Around the virgin couch of Pu-re-ne."

Pu-re-ne is the Goddeas of Chastity; her conch is spread in the everlasting winters of Far-ne-yea, "the whitest land in Paradise," as It is called by the Chinese poets. Pu-re-ne sleeps for ever on a couch of snows, guarded by a vestal train, whose only arms are long spears of ice,— the Icicles that drip from the month of the cavern of Death. Pu-re-ne rests for ever in a kind of half sleep, dreaming of Youth, only once beheld by her, from the towers of her palace, a beautiful man-boy playing in the garden of Childhood. Growing enamoured of him, the Gods, to preserve her chastity, removed him to the bleak lands of Old Age, and threw her into an everlasting sleep: and wisely, too, adds the satirical Po-pe, for even the Gods themselves could not have prevented her from accomplishing her desires, had they left in her natural wakefulness.

■ "Deep read in all the laws
Of Tsomi and Confucius."

Tsomi was one of the earliest kings of China; the foun

der of the line of Tsoome, which laid the foundations of Kan-tune, the tenth dynasty from the demi gods of Paradise. The laws of Tsomi being framed in an honest, simple age, are honest and simple, just to all: those of Confucius are more abstract, (Po-pe says, indeed, that many are bodily abstracted from the Cham statues of Lower Tartary.) Confucius being, like many a later philosopher, a little muddy and transcendental at times, is a great favourite with the celestial lawyers, who, with their more (?) civilised brethren, are fond of litigation, and a long bill of costs.


4 "The Feast of Lanterns will be held to-night."

The Feast of Lanterns is one of the most fantastic in all the calendar. At dusk, or early sunset, a single lantern is lit in the tallest pagoda in the city, and run up to Its eastern cupola, where it is swung by a priest, while a multitude in the sacred enclosure surrounding the teuple

Vihaunt a hymn, dedicated to that purpose in the ritual;

%n odd, meaningless jargon, full of uncouth interjections,

"Pointless in all save exclamation points I"

This done, a smaller lantern is lit thereat, by the priest, and lowered to the multitude below, who use it to kindle the sea-fowl candles in their own lanterns; when this ceremony—a prelude to what follows—is performed, the procession begins to march to the bath, where all must be purified by the virginity of the waters. When the ablution is over, and the moon has arisen, the procession begins its last march, tramping through the principal street of the city. (By-the-by, our militia heroes must hare heard of this, or learned it by intuition,—as they do everything else !—for they always disgrace themselves in 'the same public manner.) Pom-pom balls, sugar-plums, comfits, and all kind of confectionary, are thrown from the windows on the populace, as in tho Italian carnivals; and a scene of merriment ensues mocking description. Songs are sung, jests bandied about, and fun runs riot on the moonshine nights of China.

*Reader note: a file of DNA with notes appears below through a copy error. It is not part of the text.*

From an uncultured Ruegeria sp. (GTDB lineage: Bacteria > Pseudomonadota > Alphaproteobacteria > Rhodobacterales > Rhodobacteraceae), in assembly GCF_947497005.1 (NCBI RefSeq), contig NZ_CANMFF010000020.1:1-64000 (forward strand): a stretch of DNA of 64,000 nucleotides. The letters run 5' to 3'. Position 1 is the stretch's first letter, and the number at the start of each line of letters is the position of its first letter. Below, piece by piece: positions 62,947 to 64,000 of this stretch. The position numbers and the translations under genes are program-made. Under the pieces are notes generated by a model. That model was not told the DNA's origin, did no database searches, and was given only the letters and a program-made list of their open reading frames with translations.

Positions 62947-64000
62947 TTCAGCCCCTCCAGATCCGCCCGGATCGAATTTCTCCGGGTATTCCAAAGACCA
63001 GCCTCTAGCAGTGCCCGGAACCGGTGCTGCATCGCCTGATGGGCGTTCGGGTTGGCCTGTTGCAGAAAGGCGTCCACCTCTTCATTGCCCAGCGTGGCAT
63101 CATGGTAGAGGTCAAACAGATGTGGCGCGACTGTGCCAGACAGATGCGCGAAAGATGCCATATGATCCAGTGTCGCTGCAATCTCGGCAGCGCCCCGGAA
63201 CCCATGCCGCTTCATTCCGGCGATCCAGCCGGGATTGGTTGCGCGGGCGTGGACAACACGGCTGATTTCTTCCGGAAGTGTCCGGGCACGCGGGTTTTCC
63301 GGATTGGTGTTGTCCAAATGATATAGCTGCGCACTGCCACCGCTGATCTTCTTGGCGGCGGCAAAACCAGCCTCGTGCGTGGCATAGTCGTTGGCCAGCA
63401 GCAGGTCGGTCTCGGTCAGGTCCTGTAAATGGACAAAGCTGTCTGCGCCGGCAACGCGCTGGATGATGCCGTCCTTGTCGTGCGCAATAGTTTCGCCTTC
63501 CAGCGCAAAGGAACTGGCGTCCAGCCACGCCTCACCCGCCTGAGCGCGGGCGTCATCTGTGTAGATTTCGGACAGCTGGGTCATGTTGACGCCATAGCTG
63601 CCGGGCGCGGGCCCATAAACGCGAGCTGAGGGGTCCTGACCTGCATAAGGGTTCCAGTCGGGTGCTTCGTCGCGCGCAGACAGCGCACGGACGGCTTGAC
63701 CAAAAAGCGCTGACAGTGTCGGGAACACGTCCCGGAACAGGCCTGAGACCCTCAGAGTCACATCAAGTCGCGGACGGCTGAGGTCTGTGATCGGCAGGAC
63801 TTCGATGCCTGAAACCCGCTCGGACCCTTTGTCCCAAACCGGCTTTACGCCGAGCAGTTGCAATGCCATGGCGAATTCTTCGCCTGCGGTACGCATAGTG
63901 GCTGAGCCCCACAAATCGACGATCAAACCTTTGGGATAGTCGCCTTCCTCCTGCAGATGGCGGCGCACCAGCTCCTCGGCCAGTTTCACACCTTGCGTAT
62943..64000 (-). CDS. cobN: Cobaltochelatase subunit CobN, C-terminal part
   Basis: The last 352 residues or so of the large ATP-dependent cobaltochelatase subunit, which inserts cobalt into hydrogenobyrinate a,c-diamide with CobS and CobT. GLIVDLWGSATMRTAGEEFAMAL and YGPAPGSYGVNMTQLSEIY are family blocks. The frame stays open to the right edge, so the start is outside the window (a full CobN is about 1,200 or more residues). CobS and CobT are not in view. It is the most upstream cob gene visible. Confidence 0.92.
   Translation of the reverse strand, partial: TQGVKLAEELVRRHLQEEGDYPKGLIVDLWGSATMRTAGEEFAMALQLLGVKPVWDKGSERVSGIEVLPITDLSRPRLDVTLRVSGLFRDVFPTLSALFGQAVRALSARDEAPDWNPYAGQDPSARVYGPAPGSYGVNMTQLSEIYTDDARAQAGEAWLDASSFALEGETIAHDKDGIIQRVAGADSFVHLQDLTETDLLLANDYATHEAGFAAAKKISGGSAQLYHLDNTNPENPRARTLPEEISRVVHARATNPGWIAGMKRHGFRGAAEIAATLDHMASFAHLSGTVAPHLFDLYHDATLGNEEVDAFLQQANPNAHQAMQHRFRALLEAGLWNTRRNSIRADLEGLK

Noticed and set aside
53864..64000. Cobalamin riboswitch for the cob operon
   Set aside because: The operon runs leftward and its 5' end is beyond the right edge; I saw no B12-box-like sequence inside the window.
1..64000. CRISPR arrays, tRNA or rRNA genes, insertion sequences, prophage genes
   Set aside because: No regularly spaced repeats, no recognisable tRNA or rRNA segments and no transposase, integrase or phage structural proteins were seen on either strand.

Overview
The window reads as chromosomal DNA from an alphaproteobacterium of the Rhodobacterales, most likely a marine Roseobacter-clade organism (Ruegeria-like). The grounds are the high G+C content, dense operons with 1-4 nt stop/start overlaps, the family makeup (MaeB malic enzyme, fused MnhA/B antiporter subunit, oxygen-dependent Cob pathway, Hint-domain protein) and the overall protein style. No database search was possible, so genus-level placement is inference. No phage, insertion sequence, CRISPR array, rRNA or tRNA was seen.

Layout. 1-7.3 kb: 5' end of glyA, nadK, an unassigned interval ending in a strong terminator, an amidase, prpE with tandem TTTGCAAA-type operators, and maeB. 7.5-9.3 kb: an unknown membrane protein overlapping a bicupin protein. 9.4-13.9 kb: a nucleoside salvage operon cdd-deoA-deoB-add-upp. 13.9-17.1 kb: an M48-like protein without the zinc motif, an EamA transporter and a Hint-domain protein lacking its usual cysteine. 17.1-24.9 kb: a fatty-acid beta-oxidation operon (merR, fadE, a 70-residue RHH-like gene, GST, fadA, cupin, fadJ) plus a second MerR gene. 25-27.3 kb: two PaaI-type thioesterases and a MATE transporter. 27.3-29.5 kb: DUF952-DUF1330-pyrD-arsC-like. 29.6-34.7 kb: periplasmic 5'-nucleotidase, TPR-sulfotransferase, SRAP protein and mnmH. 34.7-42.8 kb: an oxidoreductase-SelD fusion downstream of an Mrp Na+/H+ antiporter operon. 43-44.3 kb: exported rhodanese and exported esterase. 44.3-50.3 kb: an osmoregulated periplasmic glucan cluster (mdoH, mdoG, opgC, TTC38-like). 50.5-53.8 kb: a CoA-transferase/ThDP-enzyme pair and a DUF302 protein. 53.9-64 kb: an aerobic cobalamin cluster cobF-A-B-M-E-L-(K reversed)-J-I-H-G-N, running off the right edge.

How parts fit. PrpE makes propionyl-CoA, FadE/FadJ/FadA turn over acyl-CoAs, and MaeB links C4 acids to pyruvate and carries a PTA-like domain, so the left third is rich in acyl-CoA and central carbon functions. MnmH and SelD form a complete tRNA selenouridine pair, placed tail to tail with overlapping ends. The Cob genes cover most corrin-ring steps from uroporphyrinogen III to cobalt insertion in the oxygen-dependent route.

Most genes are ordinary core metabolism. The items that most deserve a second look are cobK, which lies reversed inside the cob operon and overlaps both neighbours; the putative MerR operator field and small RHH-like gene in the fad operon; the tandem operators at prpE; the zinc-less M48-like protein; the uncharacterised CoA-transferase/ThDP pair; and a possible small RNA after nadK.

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Within sight of the beautiful and picturesque Susquehanna, about half way between Harrisburg and Northumberland, stands a neatly elegant mansion. The taste of the owner is displayed by his haying placed his dwelling on a slight eminence, from which the wide-spread and transparent river may be seen, at a point where the high projecting cliffs have evidently been rent asunder by repeated torrents, though at, a short distance they present to the traveller the idea that he is gazing upon a calm and beautiful lake, protected by precipitous and towering rocks.